JOHN CLANG’S work focuses on time, displacement and human existence. His photography examines and raises questions about the world he lives in, offering not pictorial documentation, but an intimate reflection of his mind.

Throughout his career, KAMIN LERTCHAIPRASERT has worked in a variety of media, including painting, prints, sculpture and installation. Lertchaiprasert’s primary concern is the expression of the Buddhist philosophy that life and art are one. Lertchaiprasert is one of the most important Thai artists working today; his art is in major institutional collections including the Guggenheim’s.

Informed by the Buddhist teachings of anatta (no self), KAMOLPAN CHOTVICHAI challenges the limitations of materials in her artwork through the use of simple tools and techniques, such as cutting, which she uses to dissolve her own image printed on canvas. 

LAVENDER CHANG’S conceptual photography is a reflection of her sensitivity toward the physical and psychological human experiences surrounding her. She focuses these subtle experiences to create images that invite further contemplation, suggesting the passage of time, intimacy and morality.

NINO SARABUTRA explores the human condition with her installation What Will You Leave Behind? Covering the exhibition floor with thousands of palm-sized porcelain skulls, Sarabutra encourages viewers to walk across the carpet of skulls while contemplating life and death.

Fascinated with the Rorschach test since youth, PIYATAT HEMMATAT applies the same technique in his photographic essay Titans, mirroring shots of nature he's captured in his travels, revealing surprising and powerful likenesses to human anatomy.

The sublime watercolors of TAWAN WATTUYA explore the cultural contradiction in Thai society, which on one hand praises social respectability, yet on the other coexists with the socially unacceptable—specifically the internationally patronized sex trade, which is rarely discussed openly.

A catalogue accompanies Anthropos New York. It includes essays by the curator; Professor Nikos Papastergiadis of the University of Melbourne, author of Cosmopolitanism and Culture (Cambridge: Polity Press, 2012); and Professor Maurizio Peleggi of the National University of Singapore, editor of The Journal of Southeast Asian Studies.

ABOUT THE CURATOR: Loredana Pazzini-Paracciani holds a master’s degree in Asian Art Histories and is a lecturer in the Singapore LASALLE-Goldsmiths Fine Arts Programme. She writes for academic journals, art magazines and symposium publications, and works as an independent curator for commercial and institutional organizations in Singapore, Bangkok, New York and London, improving the visibility of young and emerging artists from Southeast Asia. Her academic and curatorial focus is the contemporary art of Thailand. 

Sundaram Tagore Gallery, New York 
Venues: 547 W. 27th Street and 1100 Madison Avenue

September 21, 2014

Niki de Saint Phalle au Grand Palais, Paris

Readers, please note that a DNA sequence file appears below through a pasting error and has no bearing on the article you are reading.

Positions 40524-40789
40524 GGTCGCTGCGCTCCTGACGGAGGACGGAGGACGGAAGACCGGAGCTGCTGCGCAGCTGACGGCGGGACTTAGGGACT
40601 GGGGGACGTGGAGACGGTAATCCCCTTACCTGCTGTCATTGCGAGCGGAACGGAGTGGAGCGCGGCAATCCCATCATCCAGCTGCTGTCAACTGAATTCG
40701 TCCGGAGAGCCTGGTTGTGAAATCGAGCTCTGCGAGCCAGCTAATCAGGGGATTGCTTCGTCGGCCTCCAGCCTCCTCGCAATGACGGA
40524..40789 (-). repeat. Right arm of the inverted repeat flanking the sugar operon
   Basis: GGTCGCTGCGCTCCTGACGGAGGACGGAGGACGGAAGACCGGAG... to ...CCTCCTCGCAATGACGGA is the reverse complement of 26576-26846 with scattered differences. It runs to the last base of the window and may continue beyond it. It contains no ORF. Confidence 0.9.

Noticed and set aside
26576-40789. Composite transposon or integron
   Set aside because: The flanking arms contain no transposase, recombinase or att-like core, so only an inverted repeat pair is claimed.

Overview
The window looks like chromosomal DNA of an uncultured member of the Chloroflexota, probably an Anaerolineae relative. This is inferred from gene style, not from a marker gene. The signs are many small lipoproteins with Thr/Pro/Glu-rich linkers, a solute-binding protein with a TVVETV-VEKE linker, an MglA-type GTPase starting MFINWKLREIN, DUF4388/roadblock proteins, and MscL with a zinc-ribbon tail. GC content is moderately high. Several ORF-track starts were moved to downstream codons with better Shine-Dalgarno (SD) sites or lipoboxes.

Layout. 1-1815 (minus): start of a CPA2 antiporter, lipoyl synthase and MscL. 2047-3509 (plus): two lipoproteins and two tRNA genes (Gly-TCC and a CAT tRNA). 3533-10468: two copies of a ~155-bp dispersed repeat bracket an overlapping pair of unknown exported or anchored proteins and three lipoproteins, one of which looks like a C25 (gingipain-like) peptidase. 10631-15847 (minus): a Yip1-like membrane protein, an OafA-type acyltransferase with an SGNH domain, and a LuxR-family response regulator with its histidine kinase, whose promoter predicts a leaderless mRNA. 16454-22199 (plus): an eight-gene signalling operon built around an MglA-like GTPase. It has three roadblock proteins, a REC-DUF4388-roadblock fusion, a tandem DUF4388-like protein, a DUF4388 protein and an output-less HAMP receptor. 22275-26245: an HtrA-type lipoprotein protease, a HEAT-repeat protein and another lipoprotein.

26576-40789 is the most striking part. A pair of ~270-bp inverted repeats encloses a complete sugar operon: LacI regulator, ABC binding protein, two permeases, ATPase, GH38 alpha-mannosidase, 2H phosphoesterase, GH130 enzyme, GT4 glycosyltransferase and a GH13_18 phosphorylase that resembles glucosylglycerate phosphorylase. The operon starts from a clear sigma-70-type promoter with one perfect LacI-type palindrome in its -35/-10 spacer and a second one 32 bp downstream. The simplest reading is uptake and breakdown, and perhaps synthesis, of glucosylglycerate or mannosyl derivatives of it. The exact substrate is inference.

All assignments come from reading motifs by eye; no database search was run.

Niki de Saint Phalle 
Grand Palais, Paris 
Jusqu'au 2 février 2015

Niki de Saint Phalle au Grand Palais 
Affiche de la Réunion des musées nationaux-Palais 
© Réunion des musées nationaux-Grand Palais, Paris 2014

Niki de Saint Phalle (1930-2002) est l’une des artistes les plus populaires du milieu du XXe siècle mais paradoxalement la richesse et la complexité de son oeuvre restent à découvrir. Elle compte parmi les premières artistes femmes à acquérir de son vivant une reconnaissance internationale et à jouer de sa personnalité médiatique. Niki est d’ailleurs l’une des premières personnalités – au même moment que Warhol – à utiliser la presse et les media pour contrôler ou orienter la réception de son travail. 

Autodidacte, Niki de Saint Phalle s’inspire de Gaudi, Dubuffet et Pollock pour mettre en place dès la fin des années 50 un univers singulier, en dehors de toute tendance et mouvement. Son parcours biographique y est sublimé par la création de grands thèmes et de mythes qui articuleront ensuite toute son oeuvre. On en connaît le caractère joyeux et coloré, mais on en a oublié la violence, l’engagement et la radicalité. Qu’il s’agisse de l’audace de ses performances, du contenu politique et féministe de son travail ou de l’ambition de ses réalisations dans l’espace public.

Cette rétrospective, première grande exposition consacrée à Niki de Saint Phalle depuis vingt ans, présente toutes les facettes de l’artiste qui fut à la fois peintre, assemblagiste, sculpteure, graveuse, performeuse et cinéaste expérimentale, et renouvelle profondément le regard posé sur son travail. Plus de 200 oeuvres et archives dont beaucoup sont inédites émaillent un parcours de 2000 m2 à la fois chronologique et thématique, ponctués d’écrans montrant l’artiste commentant son travail. Des maquettes de projets architecturaux et une sculpture-fontaine (L’Arbre de Vie) devant l’entrée du Grand Palais, permettent d’évoquer l’ampleur et la diversité de son oeuvre publique.